In an earlier post, By global standards, Australia is NOT a racist country, I complained about the way in which Australia and Australians were unfairly typed as racist. Now the Australian media are carrying reports of a ten year study into Australian attitudes towards race and ethnicity.
I have not been able to find the original study on-line yet, but thought that I should provide details from reports so that I have the material on-line for later reference.
Before outlining the reported results, a few definitional points.
I have argued before that the terms "race" and "racial prejudice" have become so confused as to lose meaning.
To argue, as some do, that we need to be careful about admitting Muslim migrants is not racial prejudice because Muslims are not a race but a religion. To the degree that prejudice exists, and I define prejudice simply as an unfounded view formed independent of evidence, we have to be very careful to distinguish the form of prejudice.
I would also argue that all human beings are prejudiced in the sense that we use labels and stereotypes to classify and simplify things. This holds for all aspects of life. Some might argue, for example, that I am a metrophobe, prejudiced against our big cities. Now I would argue that this is based on the evidence, but you see what I mean.
We also need to distinguish between holding and acting on a prejudice. To be anti-Bosnian Muslim is one thing. To act to enforce this view through ethnic cleansing quite another.
This, or so I have argued, is one of the strengths of Australia at two linked levels.
One is our capacity to judge individuals independent of our prejudices about their group. We saw this in the big migrant intake in the immediate post war period. Of course there were cases of prejudice, but we went through an ethnic revolution with remarkably little aggro.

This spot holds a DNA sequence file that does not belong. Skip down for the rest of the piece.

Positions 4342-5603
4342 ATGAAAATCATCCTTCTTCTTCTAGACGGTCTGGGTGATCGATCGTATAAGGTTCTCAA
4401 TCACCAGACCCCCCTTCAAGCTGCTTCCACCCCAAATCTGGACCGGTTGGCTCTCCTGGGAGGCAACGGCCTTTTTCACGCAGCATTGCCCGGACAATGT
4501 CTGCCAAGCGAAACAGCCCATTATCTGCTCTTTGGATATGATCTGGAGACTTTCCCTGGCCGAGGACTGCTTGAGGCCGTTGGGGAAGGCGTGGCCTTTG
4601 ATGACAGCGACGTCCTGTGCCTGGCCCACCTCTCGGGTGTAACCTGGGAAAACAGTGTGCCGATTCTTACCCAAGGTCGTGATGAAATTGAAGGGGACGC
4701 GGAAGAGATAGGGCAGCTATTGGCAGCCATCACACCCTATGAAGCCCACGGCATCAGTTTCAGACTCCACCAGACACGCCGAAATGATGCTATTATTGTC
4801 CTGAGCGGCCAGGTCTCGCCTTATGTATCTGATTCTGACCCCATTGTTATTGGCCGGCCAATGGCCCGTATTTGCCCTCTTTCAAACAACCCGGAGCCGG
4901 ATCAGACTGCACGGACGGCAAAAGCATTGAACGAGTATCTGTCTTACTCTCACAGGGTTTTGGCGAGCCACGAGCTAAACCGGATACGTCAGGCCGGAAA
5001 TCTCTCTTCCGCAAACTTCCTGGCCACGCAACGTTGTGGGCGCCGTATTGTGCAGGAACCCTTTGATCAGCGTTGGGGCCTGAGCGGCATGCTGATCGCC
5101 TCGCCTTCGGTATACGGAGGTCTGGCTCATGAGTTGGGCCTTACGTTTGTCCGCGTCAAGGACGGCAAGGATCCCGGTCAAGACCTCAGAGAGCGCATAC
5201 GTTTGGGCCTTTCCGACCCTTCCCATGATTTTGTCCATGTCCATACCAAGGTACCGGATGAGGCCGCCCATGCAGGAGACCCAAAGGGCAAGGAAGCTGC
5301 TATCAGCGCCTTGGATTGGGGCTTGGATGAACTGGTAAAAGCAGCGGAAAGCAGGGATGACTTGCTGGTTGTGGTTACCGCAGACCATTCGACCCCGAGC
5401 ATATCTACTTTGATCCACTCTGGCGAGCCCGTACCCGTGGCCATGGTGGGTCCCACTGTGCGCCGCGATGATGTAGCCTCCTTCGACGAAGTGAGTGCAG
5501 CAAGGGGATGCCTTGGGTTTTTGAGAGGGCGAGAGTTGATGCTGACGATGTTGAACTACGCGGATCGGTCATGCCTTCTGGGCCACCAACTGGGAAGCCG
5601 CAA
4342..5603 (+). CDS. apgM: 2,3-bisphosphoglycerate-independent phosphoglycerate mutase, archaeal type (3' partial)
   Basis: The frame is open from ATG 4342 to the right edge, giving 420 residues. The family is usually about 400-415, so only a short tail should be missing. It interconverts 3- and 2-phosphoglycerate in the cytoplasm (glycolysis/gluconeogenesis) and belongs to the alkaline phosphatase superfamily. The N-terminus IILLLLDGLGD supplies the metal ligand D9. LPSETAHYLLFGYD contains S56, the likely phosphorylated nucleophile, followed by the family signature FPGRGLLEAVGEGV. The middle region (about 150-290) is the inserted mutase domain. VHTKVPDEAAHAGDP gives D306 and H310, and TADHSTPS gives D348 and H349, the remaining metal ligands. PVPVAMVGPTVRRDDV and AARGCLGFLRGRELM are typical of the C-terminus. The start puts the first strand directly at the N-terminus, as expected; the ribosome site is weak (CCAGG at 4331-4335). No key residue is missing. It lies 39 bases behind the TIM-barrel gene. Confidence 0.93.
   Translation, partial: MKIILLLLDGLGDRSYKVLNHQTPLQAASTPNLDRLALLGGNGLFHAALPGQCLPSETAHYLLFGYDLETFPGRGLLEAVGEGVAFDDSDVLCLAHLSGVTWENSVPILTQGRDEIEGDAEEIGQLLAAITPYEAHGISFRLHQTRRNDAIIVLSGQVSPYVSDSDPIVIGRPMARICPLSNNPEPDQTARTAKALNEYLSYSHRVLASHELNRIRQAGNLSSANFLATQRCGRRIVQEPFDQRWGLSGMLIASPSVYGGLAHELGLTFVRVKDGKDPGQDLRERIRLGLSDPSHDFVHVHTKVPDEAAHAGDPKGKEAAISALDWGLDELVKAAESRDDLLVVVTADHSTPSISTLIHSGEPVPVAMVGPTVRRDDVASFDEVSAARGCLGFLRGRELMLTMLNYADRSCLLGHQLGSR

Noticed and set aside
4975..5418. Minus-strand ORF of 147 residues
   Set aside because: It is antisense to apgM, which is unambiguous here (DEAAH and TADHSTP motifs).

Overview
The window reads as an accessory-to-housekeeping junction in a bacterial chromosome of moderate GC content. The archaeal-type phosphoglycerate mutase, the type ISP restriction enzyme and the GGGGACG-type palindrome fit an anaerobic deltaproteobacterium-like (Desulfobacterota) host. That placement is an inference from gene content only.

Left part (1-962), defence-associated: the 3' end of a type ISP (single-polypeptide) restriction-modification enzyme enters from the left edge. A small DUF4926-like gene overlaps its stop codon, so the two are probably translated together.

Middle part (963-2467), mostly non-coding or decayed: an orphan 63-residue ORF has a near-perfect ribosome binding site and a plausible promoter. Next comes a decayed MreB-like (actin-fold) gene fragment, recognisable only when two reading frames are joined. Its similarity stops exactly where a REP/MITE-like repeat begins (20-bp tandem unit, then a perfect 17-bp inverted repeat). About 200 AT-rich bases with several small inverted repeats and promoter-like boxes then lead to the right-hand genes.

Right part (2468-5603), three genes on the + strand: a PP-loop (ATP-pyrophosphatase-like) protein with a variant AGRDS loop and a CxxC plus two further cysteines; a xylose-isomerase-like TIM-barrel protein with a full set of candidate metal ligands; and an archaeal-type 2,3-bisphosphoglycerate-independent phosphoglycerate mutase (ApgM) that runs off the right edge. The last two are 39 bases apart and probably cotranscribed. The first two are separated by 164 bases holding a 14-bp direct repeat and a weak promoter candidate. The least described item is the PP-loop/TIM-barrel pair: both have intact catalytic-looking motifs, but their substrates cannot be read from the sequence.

The second is that we have a sense of public order and balance that makes us reluctant to support extremes. This has to be qualified. All of us can give contrary examples. But I think it us still true as a broad generalisation.
The combination essentially allows us to adjust to major change.
According to ABC news, the study led by UWS's Human Geography and Urban Studies Professor Kevin Dunn tracked attitudes on cultural diversity and racism of 12,500 people across Australia over a ten year period. If I have this correct, this is both a big sample and a longish period. So the results should be reasonably robust.
More than 80 per cent of Australians see cultural diversity as a good thing. This is quite a remarkable number. Depending on the exact form of the question, always an issue in surveys, I suspect that there are not many countries in the world that would generate such a high number.
Some 10 per cent of Australians believe that some races are superior or inferior to others or are opposed to cross-cultural marriages. This number became the media headline - "one on 10 Australians are racist". I found the percentage very re-assuring. Contrast it with the 29 per cent of the vote gained by the far right parties at the recent Austrian elections.
At a more detailed level, people were asked which cultural or ethnic groups did not fit into Australian society. Forty per cent suggested that some ethnic groups do not belong in the country. The most commonly cited were Muslims or people from the Middle East.
There were clear regional and age divides.
NSW was the least tolerant state, with 46 per cent suggesting that some ethnic groups do not belong in the country as compared to 28 per cent in the ACT. The media reports did not provide details of the geographic break-up in NSW. However, comments from Professor Dunn suggested that Sydney was the most prejudiced part of NSW and Australia, reflecting the city's role as an ethnic melting post.
On the age side, 65 per cent of people over 65 thought that some ethnic groups did not fit in, dropping to 31 per cent for those aged 18 to 34.
Finally, the results suggested that prejudice had dropped over the ten year period.
Both Professor Dunn's remarks and the media commentary had a bias. Professor Dunn focused on the need for continued action to address "racism", while the media focused on the one in ten who were classified as racist. I had a very different response, bias if you will.
These are good numbers. They show that Australia is adjusting to change. But they also have a warning in the NSW numbers. You cannot ram either change or certain attitudes down people's throats. You have to allow time for them to adjust.